King of Dreams by Robert Silverberg

King of Dreams

by Robert Silverberg

Form: Novel

Year: 2000

ID: 626

Publication history:


(from Voyager 2001)

At last Prestimion prepares to take his place in the subterranean Labyrinth where the Pontifex must dwell. He has named Prince Dekkeret to succeed him as Coronal. Once a commoner, Dekkeret brings new blood to the aristocratic Starburst Throne, and a popular wisdom. Another prosperous joint reign should begin.

But the diabolical Mandralisca is the éminence grise behind a declaration of independence from distant Zimroel. Coolly proclaiming the five debauched nephews of the treacherous Dantirya Sambail to be the Five Lords of Zimroel, Madralisca is preparing to destroy the unity and peace of Majipoor.

The soothsayer Su-Suheris predicts that a new power is loose in the world, a power equal to any other, but Dekkeret has no faith in omens. Only when Mandralisca avails himself of a sinister device that destroys the mind of Dekkeret's own High Counsellor does the ne Coronal begin to see a threat. But without THE KING OF DREAMS, how can he combat the sinister power emanating from Zimroel?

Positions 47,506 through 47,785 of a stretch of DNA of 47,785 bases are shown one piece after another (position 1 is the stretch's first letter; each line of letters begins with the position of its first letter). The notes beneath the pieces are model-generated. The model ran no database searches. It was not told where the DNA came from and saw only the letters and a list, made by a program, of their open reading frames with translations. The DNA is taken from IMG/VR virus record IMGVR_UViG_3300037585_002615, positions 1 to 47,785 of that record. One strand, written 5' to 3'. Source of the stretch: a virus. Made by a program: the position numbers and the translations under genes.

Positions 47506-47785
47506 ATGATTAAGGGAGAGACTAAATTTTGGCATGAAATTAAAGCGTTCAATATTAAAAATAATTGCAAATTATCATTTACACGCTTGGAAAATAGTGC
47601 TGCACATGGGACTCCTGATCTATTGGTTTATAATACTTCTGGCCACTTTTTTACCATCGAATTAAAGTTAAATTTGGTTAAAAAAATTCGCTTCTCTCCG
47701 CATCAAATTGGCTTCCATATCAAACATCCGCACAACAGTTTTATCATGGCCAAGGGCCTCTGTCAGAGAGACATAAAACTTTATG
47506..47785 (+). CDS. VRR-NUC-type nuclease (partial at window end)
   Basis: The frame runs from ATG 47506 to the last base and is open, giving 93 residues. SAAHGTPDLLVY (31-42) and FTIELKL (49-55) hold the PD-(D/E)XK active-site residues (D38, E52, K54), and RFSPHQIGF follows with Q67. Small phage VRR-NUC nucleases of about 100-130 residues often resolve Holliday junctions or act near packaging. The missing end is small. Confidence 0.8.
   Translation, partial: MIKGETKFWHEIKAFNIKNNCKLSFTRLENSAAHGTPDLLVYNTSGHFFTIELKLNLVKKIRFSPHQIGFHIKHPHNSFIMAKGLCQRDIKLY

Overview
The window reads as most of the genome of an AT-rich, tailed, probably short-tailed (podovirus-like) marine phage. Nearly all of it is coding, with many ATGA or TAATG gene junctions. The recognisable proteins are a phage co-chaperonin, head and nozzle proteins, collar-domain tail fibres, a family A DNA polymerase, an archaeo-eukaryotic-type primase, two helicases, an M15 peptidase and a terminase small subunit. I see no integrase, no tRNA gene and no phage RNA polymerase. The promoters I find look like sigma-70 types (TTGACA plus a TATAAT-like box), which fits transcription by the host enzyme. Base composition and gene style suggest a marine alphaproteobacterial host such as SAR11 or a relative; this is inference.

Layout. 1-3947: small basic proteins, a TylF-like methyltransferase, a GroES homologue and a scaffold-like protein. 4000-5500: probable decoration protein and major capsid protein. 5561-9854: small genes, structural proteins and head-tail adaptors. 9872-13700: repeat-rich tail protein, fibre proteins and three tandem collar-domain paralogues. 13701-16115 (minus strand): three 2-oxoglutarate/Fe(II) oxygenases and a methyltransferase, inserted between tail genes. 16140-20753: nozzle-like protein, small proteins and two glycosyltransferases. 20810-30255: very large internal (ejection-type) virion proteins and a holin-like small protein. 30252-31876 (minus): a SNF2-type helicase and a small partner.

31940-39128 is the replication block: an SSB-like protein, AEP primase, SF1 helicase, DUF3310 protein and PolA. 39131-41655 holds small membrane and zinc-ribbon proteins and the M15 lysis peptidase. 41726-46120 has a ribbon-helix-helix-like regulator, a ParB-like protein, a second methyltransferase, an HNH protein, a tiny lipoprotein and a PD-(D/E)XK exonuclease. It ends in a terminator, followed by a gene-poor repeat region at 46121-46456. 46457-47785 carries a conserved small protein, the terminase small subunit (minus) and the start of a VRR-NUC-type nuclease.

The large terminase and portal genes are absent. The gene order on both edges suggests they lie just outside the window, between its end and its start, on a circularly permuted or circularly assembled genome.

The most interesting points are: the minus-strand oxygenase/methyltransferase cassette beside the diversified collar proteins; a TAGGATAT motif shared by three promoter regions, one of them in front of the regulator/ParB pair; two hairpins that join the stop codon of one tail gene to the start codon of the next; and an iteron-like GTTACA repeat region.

This is the completion of the Majipoor trilogy involving Prestimion (Sorcerers of Majipoor and Lord Prestimion). Silverberg says this will be probably the final Majipoor book. And, much as I love the big planet, I can't blame him for wanting to move on.

Lord Prestimion has reigned for twenty years, and Confalume Pontifex is getting very old, which means the inevitable move from Castle Mount to the Labyrinth will come soon. After a long and prosperous rule (barring the difficulties detailed in the first two books), Prestimion is ready to move on, and Dekkeret is ready to assume the Starburst Throne. But trouble is of course brewing, and it follows from the earlier conflicts, since that nasty Count Mandralisca managed to escape the fate of his master.

Unlike Lord Prestimion, which started a bit slowly, this one gets going pretty quickly. Chapters alternate between a number of characters, including Prestimion, Dekkeret (the Coronal-apparent), Thastain (a young man in the service of Mandralisca), Varaile (Prestimion's wife), Mandralisca himself, and others. All are vivid and captivating, and Silverberg (as usual) gives even the hideous Mandralisca a measure of depth, with a tragic childhood dominated by an abusive alcoholic father. One of my favorite characters is Keltryn, the younger sister of Dekkeret's lover Fulkari, who comes to the Castle and starts fencing lessons with Septach Melayn. published a review in their Issue #222.

Other resources:

[None on record]